A randomized controlled trial comparing a computer-assisted insulin protocol with a strict and conventional protocol for glucose control in critically ill patients

Intensive Care Unit, Hospital Israelita Albert Einstein, São Paulo 05652-000, Brazil.
Journal of critical care (Impact Factor: 2). 07/2009; 24(3):371-8. DOI: 10.1016/j.jcrc.2009.05.005
Source: PubMed
ABSTRACT
The objective of this study is to evaluate blood glucose (BG) control efficacy and safety of 3 insulin protocols in medical intensive care unit (MICU) patients.
This was a multicenter randomized controlled trial involving 167 MICU patients with at least one BG measurement >or=150 mg/dL and one or more of the following: mechanical ventilation, systemic inflammatory response syndrome, trauma, or burns. The interventions were computer-assisted insulin protocol (CAIP), with insulin infusion maintaining BG between 100 and 130 mg/dL; Leuven protocol, with insulin maintaining BG between 80 and 110 mg/dL; or conventional treatment-subcutaneous insulin if glucose >150 mg/dL. The main efficacy outcome was the mean of patients' median BG, and the safety outcome was the incidence of hypoglycemia (<or=40 mg/dL).
The mean of patients' median BG was 125.0, 127.1, and 158.5 mg/dL for CAIP, Leuven, and conventional treatment, respectively (P = .34, CAIP vs Leuven; P < .001, CAIP vs conventional). In CAIP, 12 patients (21.4%) had at least one episode of hypoglycemia vs 24 (41.4%) in Leuven and 2 (3.8%) in conventional treatment (P = .02, CAIP vs Leuven; P = .006, CAIP vs conventional).
The CAIP is safer than and as effective as the standard strict protocol for controlling glucose in MICU patients. Hypoglycemia was rare under conventional treatment. However, BG levels were higher than with IV insulin protocols.

Full-text

Available from: José Eluf-Neto
A randomized controlled trial comparing a
computer-assisted insulin infusion protocol with
a strict and a conventional protocol for glucose control
in critically ill patients
Alexandre B. Cavalcanti MD
a,b,c,
, Eliezer Silva PhD
a
, Adriano J. Pereira MD
a
,
Milton Caldeira-Filho MD
d
, Francisca P. Almeida RN
a
, Glauco A. Westphal MD
e
,
Renate Beims RN
f
, Caio C. Fernandes MD
b
, Thiago D. Correa MD
a
,
Marcos R. Gouvea BCS
g
, José Eluf-Neto PhD
c
a
Intensive Care Unit, Hospital Israelita Albert Einstein, São Paulo 05652-000, Brazil
b
Intensive Care Unit, Hospital Estadual Mário Covas, Santo André 09190-615, Brazil
c
Faculdade de Medicina da Universidade de São Paulo, São Paulo 01246-903, Brazil
d
Intensive Care Unit, Hospital Dona Helena, Joinville 89204-250, Brazil
e
Intensive Care Unit, Centro Hospitalar UNIMED, Joinville 89204-060, Brazil
f
Intensive Care Unit, Hospital Municipal São José, Joinville 89202-000, Brazil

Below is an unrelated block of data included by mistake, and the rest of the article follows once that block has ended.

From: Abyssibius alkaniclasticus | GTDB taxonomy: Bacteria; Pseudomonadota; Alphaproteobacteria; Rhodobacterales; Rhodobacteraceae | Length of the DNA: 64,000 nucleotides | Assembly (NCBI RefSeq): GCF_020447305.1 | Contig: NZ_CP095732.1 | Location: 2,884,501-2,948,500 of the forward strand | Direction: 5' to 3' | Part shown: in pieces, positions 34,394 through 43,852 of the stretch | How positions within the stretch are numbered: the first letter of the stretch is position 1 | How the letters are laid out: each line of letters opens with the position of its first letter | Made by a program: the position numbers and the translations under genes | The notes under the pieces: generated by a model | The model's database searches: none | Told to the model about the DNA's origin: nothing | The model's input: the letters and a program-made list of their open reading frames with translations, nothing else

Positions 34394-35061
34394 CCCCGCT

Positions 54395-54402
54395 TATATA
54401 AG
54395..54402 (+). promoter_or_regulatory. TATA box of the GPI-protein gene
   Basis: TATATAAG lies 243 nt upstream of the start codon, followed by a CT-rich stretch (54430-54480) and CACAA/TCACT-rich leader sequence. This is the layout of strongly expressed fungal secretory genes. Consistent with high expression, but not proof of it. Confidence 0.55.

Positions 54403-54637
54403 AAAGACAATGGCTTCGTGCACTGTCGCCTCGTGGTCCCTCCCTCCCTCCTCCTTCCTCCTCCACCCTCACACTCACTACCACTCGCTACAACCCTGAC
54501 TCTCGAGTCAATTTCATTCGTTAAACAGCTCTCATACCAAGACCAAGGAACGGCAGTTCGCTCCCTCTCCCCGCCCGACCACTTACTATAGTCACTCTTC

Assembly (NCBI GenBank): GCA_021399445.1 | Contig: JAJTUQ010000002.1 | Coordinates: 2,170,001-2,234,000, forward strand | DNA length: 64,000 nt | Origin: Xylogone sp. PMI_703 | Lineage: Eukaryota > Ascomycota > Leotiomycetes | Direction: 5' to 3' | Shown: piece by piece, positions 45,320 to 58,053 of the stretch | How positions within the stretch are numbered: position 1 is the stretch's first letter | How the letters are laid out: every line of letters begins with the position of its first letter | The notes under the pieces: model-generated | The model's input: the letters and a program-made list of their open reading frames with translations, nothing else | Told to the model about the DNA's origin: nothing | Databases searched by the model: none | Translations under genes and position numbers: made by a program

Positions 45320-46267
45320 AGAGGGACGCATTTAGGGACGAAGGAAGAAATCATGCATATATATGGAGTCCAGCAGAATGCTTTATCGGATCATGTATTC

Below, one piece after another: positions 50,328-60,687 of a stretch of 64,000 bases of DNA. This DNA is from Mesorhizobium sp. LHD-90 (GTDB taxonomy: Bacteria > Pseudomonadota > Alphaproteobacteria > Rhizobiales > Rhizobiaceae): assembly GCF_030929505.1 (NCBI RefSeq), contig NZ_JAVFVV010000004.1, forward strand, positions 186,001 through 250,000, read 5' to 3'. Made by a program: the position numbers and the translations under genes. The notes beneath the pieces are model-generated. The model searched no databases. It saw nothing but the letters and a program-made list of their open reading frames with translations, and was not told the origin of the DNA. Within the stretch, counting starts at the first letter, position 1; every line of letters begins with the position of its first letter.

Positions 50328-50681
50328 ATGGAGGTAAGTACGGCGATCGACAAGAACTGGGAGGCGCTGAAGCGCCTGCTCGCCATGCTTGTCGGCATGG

g
Education and Research InstituteHospital Israelita Albert Einstein, São Paulo, 05652-000, Brazil
Keywords:
Insulin;
Hyperglycemia;
Hypoglycemia;
Blood glucose;
Critical care
Abstract
Purpose: The objective of this study is to evaluate blood glucose (BG) control efficacy and safety of
3 insulin protocols in medical intensive care unit (MICU) patients.
Methods: This was a multicenter randomized controlled trial involving 167 MICU patients with at least
one BG measurement 150 mg/dL and one or more of the following: mechanical ventilation, systemic
inflammatory response syndrome, trauma, or burns. The interventions were computer-assisted insulin
protocol (CAIP), with insulin infusion maintaining BG between 100 and 130 mg/dL; Leuven protocol,
with insulin maintaining BG between 80 and 110 mg/dL; or conventional treatmentsubcutaneous
insulin if glucose N150 mg/dL. The main efficacy outcome was the mean of patients' median BG, and
the safety outcome was the incidence of hypoglycemia (40 mg/dL).
Results: The mean of patients' median BG was 125.0, 127.1, and 158.5 mg/dL for CAIP, Leuven, and
conventional treatment, respectively (P = .34, CAIP vs Leuven; P b .001, CAIP vs conventional). In
CAIP, 12 patients (21.4%) had at least one episode of hypoglycemia vs 24 (41.4%) in Leuven and
2 (3.8%) in conventional treatment (P = .02, CAIP vs Leuven; P = .006, CAIP vs conventional).
Corresponding author. Hospital Albert EinsteinCTI-Adultos, 05651-901 São Paulo, Brazil. Tel.: +55 11 98829343; fax: +55 11 35547083.
E-mail address: alexandrebiasi@hotmail.com (A.B. Cavalcanti).
0883-9441/$ see front matter © 2009 Elsevier Inc. All rights reserved.
doi:10.1016/j.jcrc.2009.05.005
Journal of Critical Care (2009) 24, 371378
Page 1
Conclusions: The CAIP is safer than and as effective as the standard strict protocol for controlling
glucose in MICU patients. Hypoglycemia was rare under conventional treatment. However, BG levels
were higher than with IV insulin protocols.
© 2009 Elsevier Inc. All rights reserved.
1. Introduction
A randomized controlled trial involving 1548 surgical
patients admitted to intensive care observed 42% relative
reduction in death risk and significant morbidity reduction in
the group under strict glycemic control compared with
conventional treatment [1]. Further randomized trials did not
show mortality reduction with intensive insulin therapy [2-4]
or observed a beneficial effect on mortality restricted to the
subgroup with length of intensive care unit (ICU) stay longer